Friday, March 1, 2024 / 21 Adar 1 5784

Shalom Chaverim,

The following commentary on Parashat Ki Tissa from Rabbi Jonathan Sacks, z”l, raises some profound questions about leadership. Although the discussion is about Aaron and his role in the people’s making a Golden Calf and committing the sin of idolatry, Rabbi Sacks is really suggesting we examine the behavior of our own leaders and our own selves as leaders.

Apply the insights about leadership that Rabbi Sacks gleans from these comments on the Torah portion to our leaders who have to make some incredibly difficult choices during the extreme times we are living through. How might any of our leaders in the US or in Israel benefit from taking to heart a lesson or two from this Torah commentary? From the personae of Moses and of Aaron in this story? Aside from some sympathy – perhaps – for our leaders navigating treacherous political and principled territory, what values and principles would you demand our leaders uphold? What are the ‘red lines’ no leader should be willing to cross? How do you prioritize issues of principle in relation to expediency, short-term losses versus long-term gains, sacrificing much for the hour’s critical need when that heavy price will ultimately have to be painfully repaid?

Ki Tissa includes one of the most shocking moments of the forty years in the wilderness. Within six weeks of their encounter with God at Har Sinai, Bnei Yisrael make a Golden Calf. Either this was idolatry or perilously close to it, and it causes God to say to Moshe that He will unleash His full wrath on the people.

At the center of the story is Aharon, leader of the people in the absence of Moshe. It was Aharon whom Bnei Yisrael approached with their proposal to build an idol, and it was Aharon who should have seen the danger of such a request and stopped Bnei Yisrael. Instead, Aharon helped craft the Golden Calf from the people’s gold jewelry, and then proclaimed a festival to the Lord.

What was in Aharon’s mind while this drama was being enacted? The Midrash and Zohar believe he was buying time for Moshe’s return; the Talmud suggests he was choosing the lesser of two evils, so the people wouldn’t rebel entirely. Ibn Ezra offers that Aharon viewed the Calf as a temporary substitute for Moses, not as an idol. All the commentators seem to be trying to understand his actions and mitigate his guilt – which fits with the fact that the Torah never explicitly states that Aharon was punished for chet ha’egel (the sin of the Golden Calf). It is, however, difficult to see Aharon as anything but weak, especially when Moshe finally appears and demands an explanation: Aharon’s response? That the people made him do it. Deflecting accountability is weakness, not leadership.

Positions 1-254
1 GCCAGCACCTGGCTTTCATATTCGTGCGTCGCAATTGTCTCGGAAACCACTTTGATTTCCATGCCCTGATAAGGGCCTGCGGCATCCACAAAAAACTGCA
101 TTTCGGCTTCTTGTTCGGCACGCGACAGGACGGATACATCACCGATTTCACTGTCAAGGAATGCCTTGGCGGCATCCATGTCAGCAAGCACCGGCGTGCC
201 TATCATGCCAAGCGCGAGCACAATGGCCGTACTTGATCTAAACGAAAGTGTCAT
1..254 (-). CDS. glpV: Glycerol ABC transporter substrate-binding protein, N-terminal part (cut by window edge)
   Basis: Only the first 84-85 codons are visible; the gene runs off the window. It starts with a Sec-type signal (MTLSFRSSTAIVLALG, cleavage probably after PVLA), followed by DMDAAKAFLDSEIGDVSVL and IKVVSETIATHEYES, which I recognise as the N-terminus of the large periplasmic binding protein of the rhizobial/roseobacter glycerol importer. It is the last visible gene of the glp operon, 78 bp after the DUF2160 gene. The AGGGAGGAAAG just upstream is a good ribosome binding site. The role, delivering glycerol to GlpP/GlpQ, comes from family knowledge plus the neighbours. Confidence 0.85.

And yet, later tradition made Aharon a hero, celebrating his peace-making nature! Then there is the famous Talmudic discussion as to whether arbitration, as opposed to litigation, is a good thing or a bad thing. The Talmud supports this by citing a conflict between two role-models, Moshe and Aharon.

Moshe was a man of law, Aharon of mediation. Moshe was a man of truth, Aharon was a man of peace. Moshe sought justice, and Aharon sought conflict resolution.

There is a fundamental difference between these two approaches. Truth, justice, law: these are zero-sum equations. Mediation, conflict resolution, compromise, and the Aharon-type virtues are all attempts to allow both sides feel that they have been heard and their claim has, at least in part, been honored. Let’s go back to Moshe, Aharon, and the Golden Calf. Although it is clear that God and Moshe regarded the Calf as a major sin, Aharon’s willingness to appease the people – sensing that if he simply said “No”, they would kill him and make it anyway – was not entirely wrong. To be clear, at that moment, the people needed a Moshe, not an Aharon. But in the long run, they needed both. Moshe as the voice of truth and justice, and Aharon with the people-skills to conciliate and make peace.

That is how Aharon eventually emerged, in the long hindsight of tradition, as the peace-maker. Peace is not the only virtue, and peacemaking is not the only task of leadership. Yes, the people made a Golden Calf when Aharon was left to lead. But never think that a passion for truth and justice is sufficient. Moshe needed an Aharon to hold the people together. In short, leadership is the capacity to hold together different temperaments, conflicting voices and clashing values. Every leadership team needs both a Moshe and an Aharon, a voice of truth and a force for peace.

Are there leaders today who are either a voice of truth or a force for peace? How do we enable them to be either, or both? What duty do we, as citizens, have for holding our leaders and our fellow citizens to account for all that is going right and for all that is going wrong?


Rabbi Michael Schwartz